HSR: Holiday Beach (18 Sep 2003) Raptor counts (total=139)

reports at hawkcount.org reports at hawkcount.org
Sun Sep 21 08:09:48 EDT 2003


Holiday Beach Migration Observatory
Essex County, Ontario, Canada
Daily Raptor Counts: Sep 18, 2003
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Species            Day's Count    Month Total   Season Total
------------------ ----------- -------------- --------------
Turkey Vulture               3             44             44
Osprey                       4             44             44
Bald Eagle                   0             39             39
Northern Harrier            12            131            131
Sharp-shinned Hawk          57           1664           1664
Cooper's Hawk                7             51             51
Northern Goshawk             0              0              0
Red-shouldered Hawk          0              1              1
Broad-winged Hawk           29           1183           1183
Red-tailed Hawk              7             90             90
Rough-legged Hawk            0              0              0
Golden Eagle                 0              0              0
American Kestrel            18            474            474
Merlin                       0             18             18
Peregrine Falcon             2              3              3
Unknown                      0              3              3

Total:                     139           3745           3745
----------------------------------------------------------------------

Observation start time: 07:00:00 
Observation end   time: 13:00:00 
Total observation time: 6 hours

Official Counter: Jim McCoy

Observers:        

Visitors:
Urban Lundberg from Sweden joined Fred Urie, Wayne and Sylvia Telasco and
Chuck and Esther Gossel on the Tower today.


Weather:


Observations:
Only 138 raptors seen today.

17,880 Blue Jays, but these were eclipsed by the Cockatiel who landed on
the Tower, perched on several visitors shoulders and was eventually handed
over to the Wings Avian Rehabilitation Centre for location of its
owner.Other sightings included Common Snipe, 8 Ruby-throated Hummingbirds,
Yellowlegs species (1), Cedar Waxwings (25).
========================================================================
Report submitted by Bob Hall-Brooks (bhall-brooks at cogeco.ca)
Holiday Beach Migration Observatory information may be found at:
http://hbmo.org/


Holiday Beach Migration Observatory

Information on southern Ontario\'s hawk migration and the Holiday Beach
Conservation Area site
----------------------------------------------------------------------

Southwestern Ontario is largely an area of flat, featureless farmland. There
are only two geographic features of note in the region. One is the proximity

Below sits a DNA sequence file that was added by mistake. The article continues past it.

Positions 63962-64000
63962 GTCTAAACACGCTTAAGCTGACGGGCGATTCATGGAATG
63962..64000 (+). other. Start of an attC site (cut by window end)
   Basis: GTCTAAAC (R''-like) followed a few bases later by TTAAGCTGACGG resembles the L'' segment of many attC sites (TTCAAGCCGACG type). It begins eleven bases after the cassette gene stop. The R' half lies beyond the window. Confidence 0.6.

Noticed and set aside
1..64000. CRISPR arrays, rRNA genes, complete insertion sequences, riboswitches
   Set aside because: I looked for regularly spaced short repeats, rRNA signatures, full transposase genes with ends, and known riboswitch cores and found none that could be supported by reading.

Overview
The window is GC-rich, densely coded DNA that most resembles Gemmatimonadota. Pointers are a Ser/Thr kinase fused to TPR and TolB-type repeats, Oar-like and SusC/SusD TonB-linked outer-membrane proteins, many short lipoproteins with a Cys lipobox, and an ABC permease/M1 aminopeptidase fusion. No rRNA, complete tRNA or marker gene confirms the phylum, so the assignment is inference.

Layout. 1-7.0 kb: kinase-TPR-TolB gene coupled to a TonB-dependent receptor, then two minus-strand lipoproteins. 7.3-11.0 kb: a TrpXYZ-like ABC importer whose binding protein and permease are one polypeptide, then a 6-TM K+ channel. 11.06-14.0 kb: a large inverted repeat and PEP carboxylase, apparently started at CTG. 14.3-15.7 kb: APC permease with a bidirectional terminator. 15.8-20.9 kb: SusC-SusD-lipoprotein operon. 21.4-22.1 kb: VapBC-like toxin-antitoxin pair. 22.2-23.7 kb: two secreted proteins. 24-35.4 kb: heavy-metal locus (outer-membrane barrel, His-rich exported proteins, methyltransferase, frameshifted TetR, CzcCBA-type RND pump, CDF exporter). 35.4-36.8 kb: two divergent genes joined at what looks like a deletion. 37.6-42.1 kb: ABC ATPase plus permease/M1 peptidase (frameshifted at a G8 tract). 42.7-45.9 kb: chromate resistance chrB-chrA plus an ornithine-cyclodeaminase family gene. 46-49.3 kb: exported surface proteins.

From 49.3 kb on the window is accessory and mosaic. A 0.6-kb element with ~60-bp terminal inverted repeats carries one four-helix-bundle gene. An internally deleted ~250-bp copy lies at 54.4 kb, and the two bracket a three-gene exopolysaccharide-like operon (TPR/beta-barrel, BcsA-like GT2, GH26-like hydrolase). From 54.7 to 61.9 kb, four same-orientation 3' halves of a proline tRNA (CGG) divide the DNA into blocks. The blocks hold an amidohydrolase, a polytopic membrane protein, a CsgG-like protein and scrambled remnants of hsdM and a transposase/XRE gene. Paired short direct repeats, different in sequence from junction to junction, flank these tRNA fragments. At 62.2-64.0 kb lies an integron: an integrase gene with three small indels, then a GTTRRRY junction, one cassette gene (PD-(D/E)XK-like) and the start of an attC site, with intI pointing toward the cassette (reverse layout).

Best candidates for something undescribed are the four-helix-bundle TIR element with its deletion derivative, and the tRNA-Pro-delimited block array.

of the Great lakes, which influence bird migration in the area to a great
extent, The second is the shape of the province, roughly funnel-shaped with
the narrow end to the southwest. These features confine south-bound bird
migrants, especially hawks, to specific flight corridors.

Holiday Beach Conservation Area was formerly a Provincial Park, but is now
administered by the Essex Region Conservation Authority (ERCA). It is
strategically located at the extreme southwestern tip of southern Ontario.
The park is on the eastern end of a large freshwater estuary known as Big
Creek. (Specifically the site is 1.1 miles south of the junction Highway 20
(old 18) and Essex Road 50, Town of Amherstburg).

The Holiday Beach Migration Observatory (HBMO) (founded in 1986) is a
non-profit, volunteer organization formed to promote the study and
protection of migrating birds. Activities focus primarily on fall migration
of raptors and other species. This site is in Essex County, Ontario, on the
north shore of Lake Erie near the Detroit River. In 1988, HBMO persuaded
Detroit Edison to donate a 40 foot Hawk Tower which is now at the site.

Southwestern Ontario has a funneling effect on migrating raptors due to the
geography of the nearby lakes and the reluctance of most raptors to cross
large bodies of water. Birds gain altitude over the flat farmland to the
north and east, rising easily with the thermals that such areas provide in
abundance. As the birds head south they meet Lake Erie and, reluctant to
cross it , turn west. With appropriate wind and weather conditions, birds
pile up along the lake shore and move west until they reach the narrow
crossing at the Detroit River (or island hop within the river mouth).




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